Romantic novel

Article

January 27, 2022

A love novel or romantic novel is a literary genre; works of this type usually deal with love between two people and end with an emotionally satisfying, optimistic ending. There are two types commercially available: shorter novels, which are available for about a month (such as Harlequin volumes), and larger-breathing volumes sold in bookstores. They can be divided into several groups by genre: there are, for example, historical love novels, works about science-fiction and paranormal phenomena, but also combining thriller or crime, and erotic works. One of Samuel Richardson's first love novels, Pamela, or the Reward of Virtue, was revolutionary in 1740. It was revolutionary in several ways: it was entirely about courtship, from the perspective of the protagonist. Jane Austen further developed the genre with Pride and Prejudice. Austen’s work inspired Georgette Heyer, who introduced the genre of the historical love novel to the public consciousness in 1921. A decade later, the English publisher Mills and Boon published the first short, series-like romantic novels published by Harlequin Enterprises Ltd in North America. The genre of the modern love novel was born in 1972 with the publication of Kathleen Woodiwiss’s novel The Flame and the Flower in Avon Books, Softback. In the 1980s, love novels were in their heyday. In North America, the love novel was the most popular literary genre, accounting for 55% of paperback books sold in 2004. Although very popular in Europe, most of the works born in this category come from English-speaking writers, which means the dominance of the Anglo-Saxon worldview within the genre.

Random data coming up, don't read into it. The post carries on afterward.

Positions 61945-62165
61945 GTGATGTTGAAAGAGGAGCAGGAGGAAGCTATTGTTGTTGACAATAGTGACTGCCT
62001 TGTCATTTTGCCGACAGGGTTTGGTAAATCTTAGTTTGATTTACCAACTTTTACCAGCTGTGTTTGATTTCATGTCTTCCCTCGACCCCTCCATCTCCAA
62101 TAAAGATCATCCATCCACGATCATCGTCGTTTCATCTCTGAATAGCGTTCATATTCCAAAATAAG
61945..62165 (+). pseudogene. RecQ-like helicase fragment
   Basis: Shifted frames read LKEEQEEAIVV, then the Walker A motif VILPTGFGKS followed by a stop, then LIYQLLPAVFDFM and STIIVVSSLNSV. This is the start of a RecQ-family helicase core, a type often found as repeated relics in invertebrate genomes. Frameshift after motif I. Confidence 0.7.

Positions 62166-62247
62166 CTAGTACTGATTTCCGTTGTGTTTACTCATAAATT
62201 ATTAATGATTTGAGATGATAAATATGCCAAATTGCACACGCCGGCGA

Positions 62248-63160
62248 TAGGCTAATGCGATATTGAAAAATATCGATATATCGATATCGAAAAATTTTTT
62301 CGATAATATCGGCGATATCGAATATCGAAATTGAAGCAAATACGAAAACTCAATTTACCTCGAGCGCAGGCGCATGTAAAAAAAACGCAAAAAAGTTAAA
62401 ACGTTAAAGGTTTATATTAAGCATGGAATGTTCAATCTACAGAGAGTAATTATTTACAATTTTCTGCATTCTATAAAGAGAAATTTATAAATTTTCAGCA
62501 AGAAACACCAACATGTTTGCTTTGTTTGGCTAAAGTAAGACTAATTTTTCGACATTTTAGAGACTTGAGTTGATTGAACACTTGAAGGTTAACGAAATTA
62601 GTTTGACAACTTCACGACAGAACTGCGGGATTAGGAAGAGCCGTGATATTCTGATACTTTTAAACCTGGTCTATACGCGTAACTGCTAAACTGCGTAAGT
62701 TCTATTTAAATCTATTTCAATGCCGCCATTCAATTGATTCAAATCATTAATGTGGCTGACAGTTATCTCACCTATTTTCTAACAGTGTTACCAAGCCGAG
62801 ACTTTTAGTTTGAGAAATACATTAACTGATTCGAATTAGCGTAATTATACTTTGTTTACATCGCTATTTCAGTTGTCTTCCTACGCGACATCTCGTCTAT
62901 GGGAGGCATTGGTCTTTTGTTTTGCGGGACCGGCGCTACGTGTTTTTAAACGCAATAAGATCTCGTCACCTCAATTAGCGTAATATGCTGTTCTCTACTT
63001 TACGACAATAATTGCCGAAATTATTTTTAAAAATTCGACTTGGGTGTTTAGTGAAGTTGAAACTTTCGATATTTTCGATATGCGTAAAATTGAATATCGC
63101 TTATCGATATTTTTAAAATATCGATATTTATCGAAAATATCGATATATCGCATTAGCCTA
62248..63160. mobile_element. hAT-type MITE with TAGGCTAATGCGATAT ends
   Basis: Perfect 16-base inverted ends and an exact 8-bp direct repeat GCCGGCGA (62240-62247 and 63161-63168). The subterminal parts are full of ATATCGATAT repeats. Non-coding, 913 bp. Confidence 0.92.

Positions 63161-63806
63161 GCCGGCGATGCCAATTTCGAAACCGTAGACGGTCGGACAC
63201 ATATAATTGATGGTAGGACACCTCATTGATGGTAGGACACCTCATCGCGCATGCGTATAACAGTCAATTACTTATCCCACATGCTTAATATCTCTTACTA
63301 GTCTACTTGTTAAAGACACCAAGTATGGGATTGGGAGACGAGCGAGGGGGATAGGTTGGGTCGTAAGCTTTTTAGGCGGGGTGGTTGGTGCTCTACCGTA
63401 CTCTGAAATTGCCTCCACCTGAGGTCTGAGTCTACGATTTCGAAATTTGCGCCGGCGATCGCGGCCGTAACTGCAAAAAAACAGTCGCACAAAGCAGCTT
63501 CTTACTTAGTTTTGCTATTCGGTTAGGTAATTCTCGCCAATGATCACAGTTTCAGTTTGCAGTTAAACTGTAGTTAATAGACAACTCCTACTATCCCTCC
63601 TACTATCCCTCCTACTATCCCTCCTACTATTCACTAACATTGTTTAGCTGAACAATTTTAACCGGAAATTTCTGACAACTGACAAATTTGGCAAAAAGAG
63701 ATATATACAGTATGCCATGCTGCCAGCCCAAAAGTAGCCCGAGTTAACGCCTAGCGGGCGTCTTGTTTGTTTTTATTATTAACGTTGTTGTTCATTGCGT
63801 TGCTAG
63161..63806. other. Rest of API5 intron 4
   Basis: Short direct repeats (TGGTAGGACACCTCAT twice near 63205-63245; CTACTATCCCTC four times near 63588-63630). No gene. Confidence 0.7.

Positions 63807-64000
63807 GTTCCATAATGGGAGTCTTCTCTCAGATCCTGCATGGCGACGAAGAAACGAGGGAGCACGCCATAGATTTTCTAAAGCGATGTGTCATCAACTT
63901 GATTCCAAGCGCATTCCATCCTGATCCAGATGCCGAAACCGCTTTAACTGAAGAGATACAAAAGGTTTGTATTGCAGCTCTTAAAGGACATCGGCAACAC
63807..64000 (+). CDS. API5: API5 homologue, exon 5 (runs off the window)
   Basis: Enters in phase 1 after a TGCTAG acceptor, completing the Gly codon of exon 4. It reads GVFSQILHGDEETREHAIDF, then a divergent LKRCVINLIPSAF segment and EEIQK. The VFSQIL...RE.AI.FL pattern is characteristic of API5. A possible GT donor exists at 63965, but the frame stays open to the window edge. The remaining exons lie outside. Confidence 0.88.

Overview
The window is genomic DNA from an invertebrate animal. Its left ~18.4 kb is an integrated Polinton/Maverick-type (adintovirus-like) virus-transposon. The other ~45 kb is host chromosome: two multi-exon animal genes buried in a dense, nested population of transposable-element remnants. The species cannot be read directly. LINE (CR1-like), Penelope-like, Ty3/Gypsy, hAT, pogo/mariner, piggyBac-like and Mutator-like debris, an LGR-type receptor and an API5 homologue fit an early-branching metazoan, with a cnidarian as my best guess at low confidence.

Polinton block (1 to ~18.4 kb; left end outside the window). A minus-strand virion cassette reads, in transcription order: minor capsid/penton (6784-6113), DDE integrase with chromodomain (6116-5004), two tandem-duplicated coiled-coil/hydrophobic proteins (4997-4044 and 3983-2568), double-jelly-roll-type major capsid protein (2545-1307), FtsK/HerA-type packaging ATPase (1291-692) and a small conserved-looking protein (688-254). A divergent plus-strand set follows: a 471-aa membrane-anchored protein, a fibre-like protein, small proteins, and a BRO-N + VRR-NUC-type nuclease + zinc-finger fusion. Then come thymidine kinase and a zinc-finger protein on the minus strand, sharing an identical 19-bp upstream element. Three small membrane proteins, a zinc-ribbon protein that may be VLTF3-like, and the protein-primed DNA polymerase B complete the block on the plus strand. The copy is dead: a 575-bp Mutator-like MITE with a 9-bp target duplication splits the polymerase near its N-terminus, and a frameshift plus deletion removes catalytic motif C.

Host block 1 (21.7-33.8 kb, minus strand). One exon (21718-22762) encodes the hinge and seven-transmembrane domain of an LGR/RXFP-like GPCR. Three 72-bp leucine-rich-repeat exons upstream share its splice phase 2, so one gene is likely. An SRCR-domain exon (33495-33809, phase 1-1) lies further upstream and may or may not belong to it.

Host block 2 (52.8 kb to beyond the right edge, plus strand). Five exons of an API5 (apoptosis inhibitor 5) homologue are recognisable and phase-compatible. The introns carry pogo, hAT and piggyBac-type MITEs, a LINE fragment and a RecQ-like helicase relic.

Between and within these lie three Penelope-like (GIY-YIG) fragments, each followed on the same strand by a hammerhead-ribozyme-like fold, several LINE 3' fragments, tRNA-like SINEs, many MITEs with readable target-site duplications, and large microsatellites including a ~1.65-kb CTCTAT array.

Definition

According to the definition of the Romance Writers of America, the plot of a love novel is centered around two people as they fall in love and then monitors the development of the relationship. The conflict and climax of the novel should also be closely related to the theme of emerging love, although there may be side threads in the novel that do not necessarily belong closely to the main thread of love. In addition, romantic novels should have an emotionally satisfying and optimistic ending. Others, such as Leslie Gelbman, president of Berkley Books, have a shorter definition of a love novel: “the essence of the book is the romantic relationship between the protagonist and the protagonist.” In general, love novels reward the good and punish the evil, and that a couple who fights for love and believes in a relationship will eventually find eternal love. According to Nora Roberts, these books "celebrate falling in love, emotions, commitment, and all we really want." The so-called female novels (including the genre of chick lit) are not necessarily a sub-genre of the love novel, because these novels may also be about the protagonist's other relationships (friendship, family), which play as important a role as love. and the reader believes that there are additional characteristics of the genre, such as the protagonists having to meet at the beginning of the story, or that delicate topics such as adultery should not be included in the story. There has been much controversy over the view that a love novel does not always have to end in a happy ending, or that same-sex love cannot have a place in the genre. Some readers accept the non bo

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